Denman’s unit was also somehow able to keep the promotion a secret until the time when Proulx could travel to Bulgaria and pin on his son’s specialist rank. With the help of Denman’s squad leader and platoon sergeant, Proulx was able to travel to the base the night before the promotion, and literally hide out until the morning of the promotion. They were also able to keep the young soldier’s inquiries about when he would pin on his new rank at bay for a few days.
Denman was facing his platoon, unaware Proulx was standing behind a tank a few yards away. When “attention to orders” was sounded, Proulx walked briskly from behind the tank to the line of promotes.
Suddenly, his father was standing right in front of Denman. Though he stood at attention, an immediate mixture of shock and confusion was apparent on the young soldier’s face. After the promotion, his son seemed to still be taking it all in.
“Ahh, there was a lot [of emotions],” Denman said. “It was kind of one of those things where I was shocked, I was surprised, I was happy. I was very confused at first…”
It was also a huge moment for Proulx.
“Which dad wouldn’t want to promote his son?” Proulx said. “The only greater feeling I’ve ever had was when I had a chance to pin his blue cord on his shoulder when he was done with his basic training at Fort Benning.”
The moment was enhanced for both soldiers because it was shared by Proulx’s wife and Denman’s mother, who had stayed up to watch it all on Facebook Messenger.
“My wife was at home taking care of our kids and taking care of our lives, so it was good that she could finally be included in real time,” Proulx said.
“She wouldn’t have missed it for the world – and I’m glad his little brother got to see it, too. She was really happy we could make it happen. She was more happy I could come down here and hang out with him on this day then actually being there for it so it was just added icing on the cake.”
Finding Enjoyment in the Deployment
Even though he is more than 5,000 miles away from Helena, Proulx saw many similarities between Helena, Montana, and both the small town of Powidz, Poland, where he is mobilized, and Novo Selo, Bulgaria, where his son is mobilized.
As he approached Novo Selo Training Area, Proulx looked out the window at a snow-capped mountain in the horizon.
“When we first left Sofia, there was a very large, bald mountain with snow on top and I was looking at the mountain ranges around, and I was like this looks like the mountain ranges in Helena, the mountains in Montana,” he said. “It almost feels like home, really it does.”
He also found similarity between the way people live in Powidz, which is located on a lake, and in Montana.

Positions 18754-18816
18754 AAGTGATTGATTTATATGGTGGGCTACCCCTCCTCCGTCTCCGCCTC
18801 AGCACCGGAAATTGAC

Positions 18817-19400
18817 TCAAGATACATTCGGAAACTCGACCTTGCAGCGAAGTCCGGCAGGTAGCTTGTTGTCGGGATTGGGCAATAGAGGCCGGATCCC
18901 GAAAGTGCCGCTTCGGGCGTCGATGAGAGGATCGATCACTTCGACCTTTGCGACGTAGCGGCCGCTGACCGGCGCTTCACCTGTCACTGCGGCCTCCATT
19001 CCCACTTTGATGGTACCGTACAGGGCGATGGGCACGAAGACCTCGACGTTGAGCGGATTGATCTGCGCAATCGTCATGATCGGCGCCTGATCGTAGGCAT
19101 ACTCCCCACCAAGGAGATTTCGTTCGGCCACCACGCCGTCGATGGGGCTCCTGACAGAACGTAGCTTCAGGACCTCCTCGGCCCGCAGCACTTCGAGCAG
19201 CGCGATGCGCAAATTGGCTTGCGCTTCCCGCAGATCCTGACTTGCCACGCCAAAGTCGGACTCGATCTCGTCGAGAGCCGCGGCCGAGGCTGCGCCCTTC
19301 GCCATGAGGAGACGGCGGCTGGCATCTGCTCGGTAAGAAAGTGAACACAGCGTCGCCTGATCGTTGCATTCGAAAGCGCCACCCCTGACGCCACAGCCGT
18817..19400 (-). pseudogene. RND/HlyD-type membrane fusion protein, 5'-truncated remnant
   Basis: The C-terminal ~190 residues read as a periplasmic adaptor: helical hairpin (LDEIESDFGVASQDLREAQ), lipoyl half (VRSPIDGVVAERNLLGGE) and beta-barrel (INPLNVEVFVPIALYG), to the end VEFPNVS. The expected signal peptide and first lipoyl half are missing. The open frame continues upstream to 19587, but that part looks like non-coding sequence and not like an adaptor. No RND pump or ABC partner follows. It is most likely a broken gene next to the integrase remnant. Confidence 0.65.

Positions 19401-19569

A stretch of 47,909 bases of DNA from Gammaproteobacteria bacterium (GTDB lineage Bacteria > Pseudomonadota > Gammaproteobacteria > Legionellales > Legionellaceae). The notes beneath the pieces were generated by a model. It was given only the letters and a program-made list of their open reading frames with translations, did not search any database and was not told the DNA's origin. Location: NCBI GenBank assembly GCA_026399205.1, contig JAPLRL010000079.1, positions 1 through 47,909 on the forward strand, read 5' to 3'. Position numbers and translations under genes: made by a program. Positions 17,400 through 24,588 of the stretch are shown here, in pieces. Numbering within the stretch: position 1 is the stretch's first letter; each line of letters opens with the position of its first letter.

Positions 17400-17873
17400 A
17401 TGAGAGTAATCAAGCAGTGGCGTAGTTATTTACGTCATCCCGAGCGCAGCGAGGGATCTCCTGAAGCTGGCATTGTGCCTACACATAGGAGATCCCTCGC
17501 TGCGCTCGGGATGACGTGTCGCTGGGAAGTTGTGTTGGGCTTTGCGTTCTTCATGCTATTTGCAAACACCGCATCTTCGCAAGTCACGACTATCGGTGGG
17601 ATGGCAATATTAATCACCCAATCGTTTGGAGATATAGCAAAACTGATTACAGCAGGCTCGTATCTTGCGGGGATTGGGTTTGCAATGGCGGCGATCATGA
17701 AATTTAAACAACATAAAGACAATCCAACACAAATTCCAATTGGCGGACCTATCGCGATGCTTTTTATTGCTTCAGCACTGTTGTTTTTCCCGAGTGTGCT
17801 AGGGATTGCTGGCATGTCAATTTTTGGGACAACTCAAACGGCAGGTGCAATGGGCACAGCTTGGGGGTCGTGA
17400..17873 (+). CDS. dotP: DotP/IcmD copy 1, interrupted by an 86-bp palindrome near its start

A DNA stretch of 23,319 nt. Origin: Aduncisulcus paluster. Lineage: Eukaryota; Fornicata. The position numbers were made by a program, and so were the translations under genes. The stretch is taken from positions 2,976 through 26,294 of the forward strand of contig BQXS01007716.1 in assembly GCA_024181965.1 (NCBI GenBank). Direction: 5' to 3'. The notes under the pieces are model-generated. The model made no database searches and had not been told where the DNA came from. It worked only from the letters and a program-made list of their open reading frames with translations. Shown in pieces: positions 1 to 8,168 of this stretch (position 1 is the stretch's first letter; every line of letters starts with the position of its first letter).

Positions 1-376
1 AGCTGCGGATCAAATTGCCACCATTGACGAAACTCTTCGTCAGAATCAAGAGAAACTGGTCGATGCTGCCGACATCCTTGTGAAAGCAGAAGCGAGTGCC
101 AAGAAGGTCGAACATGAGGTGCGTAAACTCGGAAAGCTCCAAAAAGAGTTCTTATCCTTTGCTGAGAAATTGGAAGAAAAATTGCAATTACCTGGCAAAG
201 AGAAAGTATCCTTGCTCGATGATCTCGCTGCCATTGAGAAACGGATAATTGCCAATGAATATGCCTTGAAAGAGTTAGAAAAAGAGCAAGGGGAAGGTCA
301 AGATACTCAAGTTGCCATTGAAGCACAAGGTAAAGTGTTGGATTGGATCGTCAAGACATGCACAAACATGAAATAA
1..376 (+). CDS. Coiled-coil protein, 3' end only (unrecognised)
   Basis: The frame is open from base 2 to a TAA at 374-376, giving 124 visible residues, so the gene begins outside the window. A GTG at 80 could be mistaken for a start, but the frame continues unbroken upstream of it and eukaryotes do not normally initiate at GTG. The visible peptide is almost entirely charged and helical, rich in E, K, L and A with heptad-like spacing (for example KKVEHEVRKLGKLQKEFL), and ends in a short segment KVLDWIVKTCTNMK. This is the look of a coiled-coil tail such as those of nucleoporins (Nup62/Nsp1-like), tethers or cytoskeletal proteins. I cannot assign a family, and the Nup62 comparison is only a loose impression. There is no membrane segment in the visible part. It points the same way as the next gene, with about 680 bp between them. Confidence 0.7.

“Being in Poland is a lot like being in America, except I don’t speak the language and I can’t read the writing,” Proulx said.
“The people are kind of the same. On a warm night if I get a chance, I grab my fishing pole and I go down to the lake and I see families out riding bikes and pushing strollers, and it’s humanity – it’s humans being human. It’s not exactly like being at home, but it’s close enough that it makes the difference not that bad.”
Proulx has found a bond with the people he sees fishing on the lake at Powidz and in the fish markets in town. It was a hot topic he spoke about with his son as they sat alone in the dining facility at Novo Selo, while catching up over a sandwich and coffee.
“When we do talk, it’s usually centered around fishing, and then it’s on to shooting, then the Army, then back to his mother and brother and talking normal, and then back to Army talk,” Proulx said.
At the end of the day, it was clear, for Proulx and his son, this day was about family – his family in Helena, Montana, and the brotherhood both he and his son experience serving in the Army.
“The Army’s a big family,” Proulx said. “It’s a family of soldiers, it’s a family of spouses, it’s a family of children and in this particular case it’s a family of a father and a son.”
- This story originally appeared on DVIDShub.net. It has been edited for USO.org.
More from the USO
Apr 3, 2020
5 Ways Your Donor Dollars Are at Work Supporting the Military During the COVID-19 Pandemic
While the United States adjusts to quarantines and drastic changes in daily life, American service members are leaving their families to serve on the front lines of the coronavirus pandemic. Find out how your donations to the USO are supporting military families during COVID-19.
Apr 2, 2020
A Military Spouse’s Guide to Staying Resilient During the COVID-19 Pandemic
It's been a few weeks since COVID-19 forced one military spouse and her family to hunker down at home. See how she is tapping into lessons she's learned as a 17-year military spouse to help guide her through this time of uncertainly.